But as the HIStory of anatomy is inherent misogynist, racist and embedded in colonial thinking, diverse feminist, social movements aim to deconstruct it.[2] Thanks to many women[3], activists, and feminist scholars, lust and female pleasure gets attention, and sex-and body positive movements are offering alternative educational material.[4] I feel a "recapturing" fun and ease when it comes to lust and sexuality. Following the motto: No textbook can tell me anything anymore! (Except "The whole Lesbian Sex Book" by Felice Newmann: Here, however, not only one story is told, but many are sharing their experiences)

 

 

Remaining lingering thoughts are: How to deconstruct the binary understanding of gender and sex, without forgetting important fights against societal discrimination towards those with the capacity to give birth? Struggles for self-determined sexuality and birth control are real, everywhere. Women, folks with a uterus, transmen, non-binary folks; many of us are facing the tension between wanting to deconstruct binaries and having a body with the (binary) potential for reproduction, and therefore also the potential for discrimination.

 

Why does it sound so mechanical?

 

Some of us shared experiences of violence while consulting professional help by a medicial doctor, and also the alienated feeling of being trapped in categories that doesn't represent our reality. Why do I have the feeling that my gynaecologist(s) keep tracking my body with a mechanical, technical lens? What stories are told by whom? Can I tell my own stories?

 

When I studied gender studies in university, I was intrigued by poststructuralist and constructivist perspectives, but I still felt like I lacked an embodied perspective. After all, breaking up the categories creates new categories, right? And what about our embodied experiences? What about the experiences, which are sometimes described as somatic? As a teacher, and as a dancer/performer I work with subjective felt experiences, with practices that cultivate both interoceptive and intercorporeal sensory awareness.[5] There is a subjective experience, an experience that focuses on our bodily selves from inside. How to navigate our own somatic body experience within the social-cultural context?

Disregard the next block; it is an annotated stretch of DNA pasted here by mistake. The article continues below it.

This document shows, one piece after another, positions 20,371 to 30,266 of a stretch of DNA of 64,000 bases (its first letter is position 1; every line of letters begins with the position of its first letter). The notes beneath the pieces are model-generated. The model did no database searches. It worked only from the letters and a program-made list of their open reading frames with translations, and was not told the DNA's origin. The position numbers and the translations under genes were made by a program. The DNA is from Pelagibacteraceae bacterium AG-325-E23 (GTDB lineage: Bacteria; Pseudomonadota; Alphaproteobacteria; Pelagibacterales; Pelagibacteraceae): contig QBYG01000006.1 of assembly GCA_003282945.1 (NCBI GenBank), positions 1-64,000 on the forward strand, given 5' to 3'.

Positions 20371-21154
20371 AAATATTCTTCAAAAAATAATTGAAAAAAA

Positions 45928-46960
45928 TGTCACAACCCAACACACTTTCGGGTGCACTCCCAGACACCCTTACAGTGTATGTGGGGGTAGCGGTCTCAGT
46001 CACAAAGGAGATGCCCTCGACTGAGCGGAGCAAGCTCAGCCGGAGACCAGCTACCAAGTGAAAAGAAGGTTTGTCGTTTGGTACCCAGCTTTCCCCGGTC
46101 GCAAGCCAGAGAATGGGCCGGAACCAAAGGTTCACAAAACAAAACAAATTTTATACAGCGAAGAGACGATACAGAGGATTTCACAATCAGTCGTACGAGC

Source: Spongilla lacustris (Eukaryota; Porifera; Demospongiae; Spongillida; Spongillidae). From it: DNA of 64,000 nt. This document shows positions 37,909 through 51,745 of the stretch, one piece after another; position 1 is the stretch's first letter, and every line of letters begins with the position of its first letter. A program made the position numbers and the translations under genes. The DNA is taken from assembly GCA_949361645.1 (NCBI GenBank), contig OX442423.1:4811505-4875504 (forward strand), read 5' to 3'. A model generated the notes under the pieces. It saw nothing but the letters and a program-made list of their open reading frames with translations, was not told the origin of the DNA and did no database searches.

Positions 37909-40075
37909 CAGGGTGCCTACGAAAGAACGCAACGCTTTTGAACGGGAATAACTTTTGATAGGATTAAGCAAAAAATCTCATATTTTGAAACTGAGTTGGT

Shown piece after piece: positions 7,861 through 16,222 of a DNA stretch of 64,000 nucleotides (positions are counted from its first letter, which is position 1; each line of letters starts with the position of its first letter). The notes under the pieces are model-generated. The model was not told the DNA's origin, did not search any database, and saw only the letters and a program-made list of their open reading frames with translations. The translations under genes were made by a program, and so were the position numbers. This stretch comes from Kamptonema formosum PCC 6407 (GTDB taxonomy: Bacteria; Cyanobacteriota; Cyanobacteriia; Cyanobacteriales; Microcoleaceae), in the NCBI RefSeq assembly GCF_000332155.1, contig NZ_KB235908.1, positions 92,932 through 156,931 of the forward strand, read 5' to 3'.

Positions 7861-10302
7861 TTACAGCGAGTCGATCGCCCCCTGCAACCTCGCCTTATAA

Lingering in movement-I am writing this essay lying on the floor. I feel my uterus. I assume my period will come soon. My uterus feels heavy, loaded. Uterus is german is called Gebärmutter. The mother of birth. I decide to queer the mother inside of me. I have the desire to detach the mother inside me from the picture of my mother. So my mother of birth is non-binary. She literally is. Even though my mother of birth is with me since more than 36 years I have difficulties to classify them. I am lying on my back, my hands on my belly, assuming the place of my non-binary uterus. I am trying to remember all the ultra-scan pics of my non-binary uterus that have been made in my lifetime. Words like “endometriosis” or “unusual shape” are floating in my memory. Some said my uterus, which looks like a whale for me, is inclined to one side. I am laughing: Inclining, isn’t that oblique, isn’t that queer? With the big, queer, heavy-loaded whale I am rolling on the floor.